March is National Nutrition Month. Eating healthful foods is important for good health, but individuals and households that are “food insecure” face challenges when it comes to getting enough food, consuming high-quality food or both. According to the U.S. Department of Agriculture, in 2015 nearly 13 percent of U.S. households—or nearly 16 million people—were food insecure.
 
Hospitals and health systems are developing creative interventions to address food insecurity in their communities and improve population health. These interventions include onsite food pantries and food pharmacies, community gardens, and nutrition and cooking classes geared to families and children. Partnering with other community organizations, including grocery stores and farmers markets, is key. And because health care providers are trusted by patients, they can screen patients for food insecurity and connect food-insecure individuals and families to their programs or to other organizations and programs, helping to reduce the stigma that may be associated with food insecurity.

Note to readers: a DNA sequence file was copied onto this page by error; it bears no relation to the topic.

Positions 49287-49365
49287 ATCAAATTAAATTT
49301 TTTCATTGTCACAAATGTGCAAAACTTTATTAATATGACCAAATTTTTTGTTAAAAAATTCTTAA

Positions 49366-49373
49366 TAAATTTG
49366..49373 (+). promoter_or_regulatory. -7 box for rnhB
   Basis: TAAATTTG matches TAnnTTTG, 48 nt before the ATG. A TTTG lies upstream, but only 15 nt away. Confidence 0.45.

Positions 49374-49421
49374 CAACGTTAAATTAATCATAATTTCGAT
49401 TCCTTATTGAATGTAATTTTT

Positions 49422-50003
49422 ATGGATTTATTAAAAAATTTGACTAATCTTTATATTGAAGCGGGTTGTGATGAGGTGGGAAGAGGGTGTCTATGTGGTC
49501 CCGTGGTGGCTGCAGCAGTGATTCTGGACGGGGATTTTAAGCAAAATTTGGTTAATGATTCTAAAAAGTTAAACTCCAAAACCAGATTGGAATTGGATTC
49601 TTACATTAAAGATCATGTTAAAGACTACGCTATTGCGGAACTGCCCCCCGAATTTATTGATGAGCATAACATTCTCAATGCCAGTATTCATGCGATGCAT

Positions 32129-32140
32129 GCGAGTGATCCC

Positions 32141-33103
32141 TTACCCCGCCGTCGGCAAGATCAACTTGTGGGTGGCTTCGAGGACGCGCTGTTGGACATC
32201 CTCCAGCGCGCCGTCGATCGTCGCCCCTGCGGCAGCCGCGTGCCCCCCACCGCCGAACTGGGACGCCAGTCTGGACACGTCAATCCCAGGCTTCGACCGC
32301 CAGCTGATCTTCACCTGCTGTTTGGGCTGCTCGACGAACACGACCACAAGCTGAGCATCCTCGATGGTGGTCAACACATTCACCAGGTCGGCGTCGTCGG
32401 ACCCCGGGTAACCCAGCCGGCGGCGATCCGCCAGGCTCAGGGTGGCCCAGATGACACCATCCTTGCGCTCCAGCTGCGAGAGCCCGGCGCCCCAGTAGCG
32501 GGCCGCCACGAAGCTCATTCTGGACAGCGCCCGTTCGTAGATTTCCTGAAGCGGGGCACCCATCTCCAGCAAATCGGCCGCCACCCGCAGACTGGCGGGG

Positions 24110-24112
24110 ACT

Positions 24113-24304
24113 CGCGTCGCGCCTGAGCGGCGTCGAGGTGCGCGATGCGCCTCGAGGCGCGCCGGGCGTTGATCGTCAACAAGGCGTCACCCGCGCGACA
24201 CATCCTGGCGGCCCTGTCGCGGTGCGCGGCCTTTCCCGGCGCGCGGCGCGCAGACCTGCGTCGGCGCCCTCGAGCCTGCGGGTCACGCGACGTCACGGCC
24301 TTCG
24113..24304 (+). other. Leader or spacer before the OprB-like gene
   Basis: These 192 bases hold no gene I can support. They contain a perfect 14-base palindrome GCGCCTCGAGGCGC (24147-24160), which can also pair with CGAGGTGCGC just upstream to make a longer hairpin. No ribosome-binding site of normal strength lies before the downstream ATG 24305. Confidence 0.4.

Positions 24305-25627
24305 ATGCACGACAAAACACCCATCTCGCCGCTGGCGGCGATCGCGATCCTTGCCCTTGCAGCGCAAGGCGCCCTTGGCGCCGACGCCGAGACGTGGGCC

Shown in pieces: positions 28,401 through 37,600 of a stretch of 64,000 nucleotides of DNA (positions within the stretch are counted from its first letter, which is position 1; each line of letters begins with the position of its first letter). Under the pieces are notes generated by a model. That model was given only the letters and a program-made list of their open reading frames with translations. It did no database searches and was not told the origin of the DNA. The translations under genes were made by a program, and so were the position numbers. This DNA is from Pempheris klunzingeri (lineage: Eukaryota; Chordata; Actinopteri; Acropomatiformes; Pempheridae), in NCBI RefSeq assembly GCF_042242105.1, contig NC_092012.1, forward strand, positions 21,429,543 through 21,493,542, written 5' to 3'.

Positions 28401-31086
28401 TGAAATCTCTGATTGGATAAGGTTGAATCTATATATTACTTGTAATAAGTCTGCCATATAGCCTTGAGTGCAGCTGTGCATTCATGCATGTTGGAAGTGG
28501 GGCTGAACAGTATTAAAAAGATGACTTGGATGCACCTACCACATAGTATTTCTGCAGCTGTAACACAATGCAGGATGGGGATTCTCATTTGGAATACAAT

At Carilion Clinic, our Fresh Foods Rx program offers nutrition and other health education to low-income, uninsured or publicly insured adults in a primary care setting and connects them to fresh food using a mobile farmers’ market. Weekly food vouchers are given to participants to purchase fresh fruits and vegetables at the mobile market. The program has been effective in lowering body mass index and A1C in overweight, obese and diabetic patients. In addition, the Virginia Tech Carilion School of Medicine has integrated a culinary health course into its curriculum. This course is part of the school's interprofessionalism training and helps students understand the difficulties patients face when they're told to "eat healthy," especially when resources are scarce and a health condition requires a special diet.